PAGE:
Jeff Guenther on Feb 03, 2021
Is it just me or has it been incredibly difficult to be a therapist these last couple weeks? Seriously, my clients have been in disarray. Breakups of long-term relationships, total burnout at work, nasty fights with family, OCD symptoms roaring back, anxiety and depression through the roof. The list could go on. I’m not sure it’s been this hard for my collective caseload in my over fifteen years of being a therapist. And it’s not just my clients. I’ve asked a dozen or so colleagues and they’re all reporting the same thing. Not only are their clients hitting all time lows, but therapists are having a harder time keeping it together. Why is this happening now? What’s going on? I asked my therapist colleagues and the list below is what we’ve come up with.
We’re coming up on a year of the COVID pandemic. ARE YOU KIDDING ME? We’ve been in lockdown for so long! It’s bonkers. Do you know what being in lockdown for a year can do to a person? Yeah, I have no idea either. Nobody knows. But we’re about to find out. The trauma this is going to cause over the course of the rest of our lives could be pretty harsh. Yearly anniversaries can be really triggering, especially when all the same elements that were present when this first started on March 12, 2020 are creeping back into our lives. Not to mention the fact that we don’t know when exactly this is going to end. It’s incredibly overwhelming, and it’s gotta be affecting people's psyches. No doubt about it. Bringing this up with my clients–– that we’re coming up on the anniversary and that it could be causing distress–– has been a bit relieving for people to hear. It gives them a reason why they’re backsliding and/or feeling generally terrible. On a more personal note, will I ever forgive COVID for taking away one of my best-looking years? No way! Unforgivable!
Yay, we have a new president! Thank God! Trump was the absolute worst president ever. These last four years under Trump have been incredibly damaging in all ways possible. We won’t even understand the full impact of the destruction for years to come. But now we’re all sitting here reflecting on this toxic relationship we’ve had for the past four years, and it’s upsetting! Sure, it’s a relief that Trump isn’t in office anymore, but the damage he and his administration has done to our collective psyche is severe and only now are we able to reflect back on it. That can be a very overwhelming experience.
Donald Trump and Mitch McConnell have basically broken every norm in the book. McConnell started breaking some serious norms back when Obama was in office. But the amount of norms that were shattered in the last four years have been record breaking. Not only that, but people elected to office legit believe in conspiracy theories with no facts or basis. Racist white supremacists are elected officials. While this has been the case since the beginning of our country, and knowing that is incredibly troubling, the fact that we are still struggling with it today and these people continue to be put into powerful positions is simply horrifying. Yay that we have a new administration! But can we really get back to the norms from before? And aren’t those norms problematic anyway? Will the great American experiment collapse? Existential anxiety may be at an all-time high.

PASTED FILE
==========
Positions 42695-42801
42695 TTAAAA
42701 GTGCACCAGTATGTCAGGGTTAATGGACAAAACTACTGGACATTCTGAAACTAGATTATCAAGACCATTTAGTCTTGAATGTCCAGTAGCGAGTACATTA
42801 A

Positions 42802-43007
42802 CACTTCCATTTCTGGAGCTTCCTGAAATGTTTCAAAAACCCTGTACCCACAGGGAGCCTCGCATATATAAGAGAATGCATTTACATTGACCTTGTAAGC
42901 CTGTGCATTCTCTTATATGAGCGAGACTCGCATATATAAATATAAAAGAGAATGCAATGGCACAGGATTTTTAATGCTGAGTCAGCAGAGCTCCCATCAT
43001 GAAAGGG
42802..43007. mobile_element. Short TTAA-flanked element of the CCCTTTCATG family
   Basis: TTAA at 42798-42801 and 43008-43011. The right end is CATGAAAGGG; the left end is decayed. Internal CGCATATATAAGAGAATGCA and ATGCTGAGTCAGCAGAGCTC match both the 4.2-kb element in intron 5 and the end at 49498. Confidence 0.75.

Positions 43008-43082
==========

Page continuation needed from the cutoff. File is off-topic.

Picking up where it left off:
Most of the time when a client is angry, depressed, traumatized or anxious I am emotionally and mentally resourced to help that client through their emotional journey. The vast majority of the time I can hold space for client after client when they are going through turmoil. And 99% of the time, I’m not suffering from the same exact thing they’re suffering from. But this year has flipped all of that upside down. Not only am I suffering how my clients are suffering, but when they feel burnt out and feel pandemic fatigue, I feel the same thing too. So it’s not just my clients who are feeling overwhelmed, I’m overwhelmed as well. I’m under-resourced just like everyone else and my clients can feel it. They may not feel it consciously, but at least subconsciously, they can tap into it the fact that I’m not the sturdy and stable therapist they’re used to. And they might be pretty let down by that.
Literally every single client I have is taking part in some major avoidant behavior. During the Before Times when we weren’t coming up on a year of pandemic lockdown I’d have a real good time challenging clients to sit with their uncomfortable emotions. But you know what? Fuck it. Sinking into avoidant behavior (as long as it’s not harmful) like playing video games, watching movies, scrolling on social media, bingeing some truly terrible reality television is A-OK in my book. I recently started watching all 40 seasons of Survivor and it’s been the most amazing and distracting journey I’ve ever taken. As a reality show aficionado, I can honestly say that Survivor is the best reality series, hands down. The host, Jeff Probst, is simply fantastic. So while avoiding feelings might not be the best way to go through life, right now during these insane times, it’s perfectly acceptable in my book to sink into well-produced TV that momentarily allows you to forget everything that’s happening in the world. And just for the record, I’d be amazing on Survivor. If anyone’s got the inside scoop on how to make it on the show, hit me up!
Jeff Guenther, LPC, is a therapist in Portland, OR. He has been in private practice since 2005. Jeff is the creator and owner of Portland Therapy Center, a highly ranked therapist directory. Jeff, and his team, have launched a new progressive therapist directory, TherapyDen.